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Picking up again really is like riding a bike.

It's not the prettiest language, or the most elegant - not by a long shot, but working in it again I'm reminded of what an incredible gateway drug it was for so many of us to a life long love of computing.

There's something super powerful at play here beyond . I do think there are things we could learn from it in modern designs.

Just a tiny teaser example. I wrote this ugly bugger simple drawing program in < 10m:

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@feoh What system is that? "Graphics 5" and Plot, say #C128, but "stick" and "strig" rule it out.


Atari 8 bit BASIC. The original version, not any of the nicer XL, XE, or Turbo varieties :)


My question is "Is it BASIC, or is it such direct access to the hardware?"

For example, if Lua had been an option, would that have done the same?

@emacsen It's a valid question. I think the answer is: maybe? Like I said in a previous reply to someone else, part of BASIC's charm is its REPL. I guess you could easily create a REPL in Lua as well.

So yeah, if you gave me a Lua REPL with direct hardware access to an architecture simple enough to fit in my brain, then I'd probably love it just as much if not more.

Got such a thing lying around? :)

@emacsen HA! Too funny we both arrived at the same place at the same time in different replies :) Totally agree.

I love tic-80 and have a game I started in it that I SWEAR I will finish one day! :)

@feoh @emacsen at some point I will get back to but right now my side-projects stack overfloweth and that one's a couple deep

@dan @feoh

> Today it's a Lua interpreter and a program that consumes almost all of the available RAM to draw rectangles on the display of a PineTime smart watch.

A very honest README.

@emacsen Actually thinking about it your choice of comparison to Lua is VERY apt and rather interesting. Lua is a simple language but one that can be incredibly expressive and powerful. So is BASIC, but we can't ignore the fact that Lua's designers had another 30 years of prior art to work from that BASIC's original creators did not :)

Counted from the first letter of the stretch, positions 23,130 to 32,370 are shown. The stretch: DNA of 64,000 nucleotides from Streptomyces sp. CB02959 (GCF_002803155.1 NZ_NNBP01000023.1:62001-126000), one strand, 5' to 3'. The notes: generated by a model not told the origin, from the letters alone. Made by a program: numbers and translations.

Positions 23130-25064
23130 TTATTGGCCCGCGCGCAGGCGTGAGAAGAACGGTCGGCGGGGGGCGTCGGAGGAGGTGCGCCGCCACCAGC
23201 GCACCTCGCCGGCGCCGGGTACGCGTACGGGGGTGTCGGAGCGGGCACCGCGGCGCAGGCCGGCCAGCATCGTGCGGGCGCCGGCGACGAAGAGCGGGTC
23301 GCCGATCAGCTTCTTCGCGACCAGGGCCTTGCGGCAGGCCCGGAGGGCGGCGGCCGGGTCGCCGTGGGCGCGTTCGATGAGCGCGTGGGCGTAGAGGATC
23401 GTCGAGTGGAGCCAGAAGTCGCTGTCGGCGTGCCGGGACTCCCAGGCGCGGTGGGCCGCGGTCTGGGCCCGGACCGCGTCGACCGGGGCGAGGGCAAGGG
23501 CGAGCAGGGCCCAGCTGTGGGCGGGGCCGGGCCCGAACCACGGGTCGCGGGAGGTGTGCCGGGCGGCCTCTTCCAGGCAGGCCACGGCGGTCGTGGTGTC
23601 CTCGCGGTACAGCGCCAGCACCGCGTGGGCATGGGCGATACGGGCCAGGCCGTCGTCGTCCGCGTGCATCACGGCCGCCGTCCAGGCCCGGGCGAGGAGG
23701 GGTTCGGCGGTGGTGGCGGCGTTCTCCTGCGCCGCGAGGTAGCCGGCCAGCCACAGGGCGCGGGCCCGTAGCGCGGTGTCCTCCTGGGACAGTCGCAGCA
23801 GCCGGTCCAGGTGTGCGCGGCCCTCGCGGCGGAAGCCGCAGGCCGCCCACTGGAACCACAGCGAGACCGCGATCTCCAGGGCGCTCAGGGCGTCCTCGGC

In a sense, platforms like PICO-8 and TIC-80 are kind of what we're talking about here, even though they don't strictly speaking exist as hardware.


I'm not dismissing the importance or innovation of BASIC, or LOGO (which is what I started with on the TI-99).

I consider TIC-80 to be a bit of almost retro-futurism? It's the computer we wanted but never had.

OTOH it doesn't have any kind of significant IO functionality- you can sort of almost hack it in if you bang the registers, but... no :)

@emacsen No I get that, and I don't want to come off as glorifying BASIC as somehow being the perfect programming language. ZOMG it isn't.

However over the last year or so I've been really getting back into Atari 8 bit hacking, and I just found myself sitting there at an ATARI BASIC prompt, typing in expressions, making pretty graphics on the screen, and remembering how EASY & welcoming it felt all those years ago to turn on a machine, get a READY prompt, and start exploring.


100%, and moreover, while I didn't have an Atari, the Commodore manuals were incredibly friendly and took the new computer owner through the functionality.


I didn't actually own a C64, but I did own a VIC 20, and the manual for it is is clearly a computer programming manual written for children.

@emacsen Wow that is rather impressive! Back in the days when software and hardware actually came with meaningful documentation and not just a tiny slip of paper with a URL in utterly unreadable tiny text :)

@feoh @emacsen My TV back then came with schematics of the internal circuit boards and the pin layout of the SCART socket on the back.

@emacsen @feoh "If Lua had been an option, would that have done the same?"

Other languages were available for 8 bits, but support for hardware commands varied.

BASIC was the standard for pack in firmware/cart, because it got an early lead during a time when type-in programs were more important than any sort of software distribution on tapes/floppies.

So, other language offerings had varied reasons for even existing, and thus varying sorts of support for the hardware.

@drwho Yes indeedy! It's what I learned on, with all its dimples and warts :)

Super interesting learning about its history and how/why it's so different WRT things like array handling than so many other variants.

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